Understanding how we react to colour

"Colour is a visual experience, not a scientific one... The fact that there is no objectivity in colour is a blessing." Hella Jongerius

As we begin to explore the numerous shades of green, and how we each react to colour from a personal viewpoint, we understand how individual perceptions of 'green' can be quite different. In this article take a brief looks at some of the many things that effect how we react to colour. 

There are millions of colours

Describing colours using phrases such as ‘green is relaxing’ may have much truth to it, but it doesn’t tell the whole story. Yes, green is relaxing for many people, but, colour is a very personal thing, and not everyone's reaction is the same. For some, the preferred green to create a relaxing aesthetic may be a soft minty green, or a pale leaf green. For another, a rich forest green may have a more relaxing effect. There’s a whole spectrum of greens, from the softest, palest celadon to the brightest of limes. Any of these shades of green can create quite a different mood or atmosphere and trigger different emotional reactions for people. There is probably a green for everyone, it’s just a matter of finding the shade that resonates with you.

There are millions of colours in the world, and while each colour can be described according to a general family of colours, such as ‘green’, there are infinite variations in their saturation and brightness, resulting in millions of tints, shades and tones.

Colours in Combination

"The meaning of a colour can completely change when it is combined with another colour." Karen Haller.

Add to this, the notion that we rarely see single colours in isolation. Our perception of colours is usually a reaction to a combination of different colours at the same time. The combinations of colours that surround us every day create even more complex behavioural and emotional reactions. The proportions of colours combined, the tones of colours and how they interact with each other all impact our overall experience of colour.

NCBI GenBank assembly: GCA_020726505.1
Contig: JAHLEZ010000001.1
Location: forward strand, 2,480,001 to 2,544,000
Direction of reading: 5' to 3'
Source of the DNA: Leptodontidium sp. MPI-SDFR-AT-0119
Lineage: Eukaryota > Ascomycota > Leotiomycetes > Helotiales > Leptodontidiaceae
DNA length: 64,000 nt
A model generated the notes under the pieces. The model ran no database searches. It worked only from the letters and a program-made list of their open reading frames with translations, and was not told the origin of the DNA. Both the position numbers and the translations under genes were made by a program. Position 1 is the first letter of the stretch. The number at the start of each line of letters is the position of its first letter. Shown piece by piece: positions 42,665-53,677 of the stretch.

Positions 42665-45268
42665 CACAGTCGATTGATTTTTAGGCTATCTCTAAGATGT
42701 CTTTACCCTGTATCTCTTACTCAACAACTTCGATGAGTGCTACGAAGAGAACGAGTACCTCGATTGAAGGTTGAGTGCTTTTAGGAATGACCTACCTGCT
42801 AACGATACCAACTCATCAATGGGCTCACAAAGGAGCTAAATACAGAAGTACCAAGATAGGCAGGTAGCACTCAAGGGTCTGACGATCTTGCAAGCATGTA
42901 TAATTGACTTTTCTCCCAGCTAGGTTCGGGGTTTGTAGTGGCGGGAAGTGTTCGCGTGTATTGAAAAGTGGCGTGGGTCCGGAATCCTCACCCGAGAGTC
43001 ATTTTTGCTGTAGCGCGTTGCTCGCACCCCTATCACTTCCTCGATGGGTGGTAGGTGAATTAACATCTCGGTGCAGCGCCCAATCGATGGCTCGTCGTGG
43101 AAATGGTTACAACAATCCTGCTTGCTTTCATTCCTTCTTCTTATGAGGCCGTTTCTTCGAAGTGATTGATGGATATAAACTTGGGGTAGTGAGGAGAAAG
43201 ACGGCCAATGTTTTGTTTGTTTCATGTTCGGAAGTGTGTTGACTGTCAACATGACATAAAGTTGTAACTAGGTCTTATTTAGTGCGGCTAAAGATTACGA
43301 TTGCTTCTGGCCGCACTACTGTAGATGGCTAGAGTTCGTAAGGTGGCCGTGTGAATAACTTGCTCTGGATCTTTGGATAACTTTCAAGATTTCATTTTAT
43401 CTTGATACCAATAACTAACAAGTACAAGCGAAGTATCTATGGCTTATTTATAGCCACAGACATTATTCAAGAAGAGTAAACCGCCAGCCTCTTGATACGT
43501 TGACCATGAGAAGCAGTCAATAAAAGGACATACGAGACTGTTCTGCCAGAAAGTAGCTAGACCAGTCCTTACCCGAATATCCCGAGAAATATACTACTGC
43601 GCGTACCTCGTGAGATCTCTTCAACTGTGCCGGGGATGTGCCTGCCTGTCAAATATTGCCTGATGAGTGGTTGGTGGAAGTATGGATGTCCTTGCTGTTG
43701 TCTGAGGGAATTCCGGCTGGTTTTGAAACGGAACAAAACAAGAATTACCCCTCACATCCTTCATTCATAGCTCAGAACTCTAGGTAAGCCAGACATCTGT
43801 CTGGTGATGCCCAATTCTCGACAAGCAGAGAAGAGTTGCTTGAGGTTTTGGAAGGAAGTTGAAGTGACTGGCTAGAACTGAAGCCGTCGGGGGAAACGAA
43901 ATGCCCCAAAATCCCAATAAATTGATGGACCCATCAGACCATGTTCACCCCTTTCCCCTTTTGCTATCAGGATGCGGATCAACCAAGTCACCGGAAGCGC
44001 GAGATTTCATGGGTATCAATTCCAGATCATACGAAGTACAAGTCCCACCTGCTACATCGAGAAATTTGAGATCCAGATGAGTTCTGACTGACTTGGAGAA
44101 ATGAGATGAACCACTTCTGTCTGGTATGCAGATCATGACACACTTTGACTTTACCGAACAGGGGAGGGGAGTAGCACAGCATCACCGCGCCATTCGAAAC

Colour Memories 

On top of physiological and emotional reactions to colour, we may also have personal learned memories of colours. These colour associations can have a powerful effect on how we respond to colours in the present moment. For example, if we’ve experienced a happy memory and linked this in our memory to a particular colour, this colour is likely to have positive connotations for us. On the contrary, if we have negative memories around a particular colour, we are less likely to favour this colour. Plus, there are cultural beliefs which affect our perception of colour. So as you can see, colour is indeed a complicated phenomenon. 

Colour and Light

Another consideration is light, whether natural light or artificial light. All colour is affected by light - colour is light. So how we are seeing these colours may change throughout the day and through the seasons. The more light there is available the more saturated the colour will appear. The less light, the more faded a colour will appear.

The quality of the light will also cast its effects - be it a strong midday, midsummer daylight, or dusk in midwinter, or a north easterly light, for example. As you can see, there are many variables that affect how we perceive and react to colour.

"When you really understand that each colour is changed by a changed environment, you eventually find that you have learned about life as well as about colour." Josef Albers

If you are intrigued by colour, and wish to understand more about how we engage with and respond to colour, you may be interested in our Online Colour Course. You can also explore our colour palettes on Instagram and join the conversation!